Big Daddy Kane's Song 'Word To The Mother'

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African American hip hop artists of the 1980s have proved their following of afrocentricity peculiar to the songs of their African brothers introduced all their despair and pain of the Africans’ destiny through their blues. Though hip hop of the period have represented the history of the Africans in not so mournful or sorrowful songs, the latter, still, could not but touched such essential and altogether sad elements of Africans’ past as slavery and struggle for equality. Thus, Big Daddy Kane’s song “Word to the Mother (Land)” (1988), addressing African Americans’ feeling of their unity and underlying their power inherited from their Motherland, manifests hip hop correspondence to the three step process of Ralph Ellison as a part of the blues.…show more content…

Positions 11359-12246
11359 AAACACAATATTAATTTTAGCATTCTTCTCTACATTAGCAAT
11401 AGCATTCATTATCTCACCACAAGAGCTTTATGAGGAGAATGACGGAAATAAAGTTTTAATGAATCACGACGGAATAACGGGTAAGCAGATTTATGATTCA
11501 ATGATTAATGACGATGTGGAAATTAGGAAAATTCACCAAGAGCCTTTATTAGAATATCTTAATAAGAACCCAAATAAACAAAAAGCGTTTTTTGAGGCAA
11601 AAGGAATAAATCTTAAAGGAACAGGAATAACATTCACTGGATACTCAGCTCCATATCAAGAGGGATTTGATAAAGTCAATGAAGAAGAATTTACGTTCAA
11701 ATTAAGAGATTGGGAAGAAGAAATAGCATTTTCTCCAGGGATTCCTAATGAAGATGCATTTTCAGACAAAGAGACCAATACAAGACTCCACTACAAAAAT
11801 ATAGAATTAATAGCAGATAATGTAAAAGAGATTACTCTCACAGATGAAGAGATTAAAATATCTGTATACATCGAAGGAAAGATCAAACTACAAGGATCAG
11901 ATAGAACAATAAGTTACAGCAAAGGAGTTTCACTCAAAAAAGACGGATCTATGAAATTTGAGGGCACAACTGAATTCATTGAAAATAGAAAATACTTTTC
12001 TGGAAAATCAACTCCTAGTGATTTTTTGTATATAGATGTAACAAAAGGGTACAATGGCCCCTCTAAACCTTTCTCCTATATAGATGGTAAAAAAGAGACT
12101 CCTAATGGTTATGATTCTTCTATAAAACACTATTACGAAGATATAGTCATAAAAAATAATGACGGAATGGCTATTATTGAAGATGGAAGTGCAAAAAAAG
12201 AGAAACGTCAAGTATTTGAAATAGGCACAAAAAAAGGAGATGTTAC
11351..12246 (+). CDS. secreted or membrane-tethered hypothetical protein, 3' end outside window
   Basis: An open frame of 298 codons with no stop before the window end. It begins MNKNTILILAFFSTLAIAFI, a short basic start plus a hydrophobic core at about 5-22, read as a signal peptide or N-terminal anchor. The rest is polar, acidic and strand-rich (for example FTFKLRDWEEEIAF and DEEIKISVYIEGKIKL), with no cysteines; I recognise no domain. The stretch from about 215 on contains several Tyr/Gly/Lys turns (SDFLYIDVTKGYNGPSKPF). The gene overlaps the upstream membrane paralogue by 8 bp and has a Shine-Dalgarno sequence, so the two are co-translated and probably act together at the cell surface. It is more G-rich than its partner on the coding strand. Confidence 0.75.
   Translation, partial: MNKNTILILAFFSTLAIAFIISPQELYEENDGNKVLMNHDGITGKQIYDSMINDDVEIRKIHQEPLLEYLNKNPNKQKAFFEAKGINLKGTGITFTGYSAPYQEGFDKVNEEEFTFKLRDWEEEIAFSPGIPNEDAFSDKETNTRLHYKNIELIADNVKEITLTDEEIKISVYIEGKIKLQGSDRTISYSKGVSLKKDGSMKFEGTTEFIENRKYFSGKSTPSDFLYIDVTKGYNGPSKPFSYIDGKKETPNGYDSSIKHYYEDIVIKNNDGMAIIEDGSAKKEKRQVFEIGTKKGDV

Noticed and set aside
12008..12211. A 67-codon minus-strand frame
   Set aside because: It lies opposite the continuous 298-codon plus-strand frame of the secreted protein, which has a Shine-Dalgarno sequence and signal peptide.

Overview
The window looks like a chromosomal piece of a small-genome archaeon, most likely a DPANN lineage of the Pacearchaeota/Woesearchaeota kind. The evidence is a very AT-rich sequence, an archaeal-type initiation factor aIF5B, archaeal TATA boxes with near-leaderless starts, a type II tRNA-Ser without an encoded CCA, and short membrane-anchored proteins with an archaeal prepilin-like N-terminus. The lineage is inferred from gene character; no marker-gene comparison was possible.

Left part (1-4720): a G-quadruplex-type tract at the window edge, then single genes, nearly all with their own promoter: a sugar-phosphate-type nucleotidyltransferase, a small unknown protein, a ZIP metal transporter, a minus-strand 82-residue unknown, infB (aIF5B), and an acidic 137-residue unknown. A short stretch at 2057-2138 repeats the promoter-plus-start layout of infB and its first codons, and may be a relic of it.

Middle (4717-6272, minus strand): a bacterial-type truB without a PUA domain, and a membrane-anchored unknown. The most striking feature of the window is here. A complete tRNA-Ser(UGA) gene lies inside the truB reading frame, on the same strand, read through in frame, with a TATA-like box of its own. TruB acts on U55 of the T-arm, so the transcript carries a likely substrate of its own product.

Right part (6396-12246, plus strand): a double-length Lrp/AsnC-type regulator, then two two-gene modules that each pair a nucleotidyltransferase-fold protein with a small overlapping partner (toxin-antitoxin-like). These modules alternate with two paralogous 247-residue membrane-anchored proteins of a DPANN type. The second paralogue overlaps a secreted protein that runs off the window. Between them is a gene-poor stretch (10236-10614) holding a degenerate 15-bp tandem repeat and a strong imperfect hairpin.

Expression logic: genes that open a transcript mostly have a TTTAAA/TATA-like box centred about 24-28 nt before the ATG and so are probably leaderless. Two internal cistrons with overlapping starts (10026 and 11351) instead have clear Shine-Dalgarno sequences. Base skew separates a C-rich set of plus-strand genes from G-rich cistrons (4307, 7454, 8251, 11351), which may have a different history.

Despite the fact that Big Daddy Kane has not exemplified cases reflecting the jagged grain of Africa’s history of its people’s suffering in slavery, the word ‘slavery’ itself or its description recall sad past of African Americans’ ancestors. For example, the following lines of the song clearly speak for Africa’s tears of slavery, which has been won by liberation: “…another man Tackled and shackled our ancestors But we beat him with freedom…” (Big Daddy Kane) Naturally, the lyrics represent African American rapper’s pride to be a black man, which means to be one of those strong in spirit people who have continued their struggle for equality being guided by Malcolm X, Farrakhan and Martin Luther as African Americans’ tutors (Big Daddy

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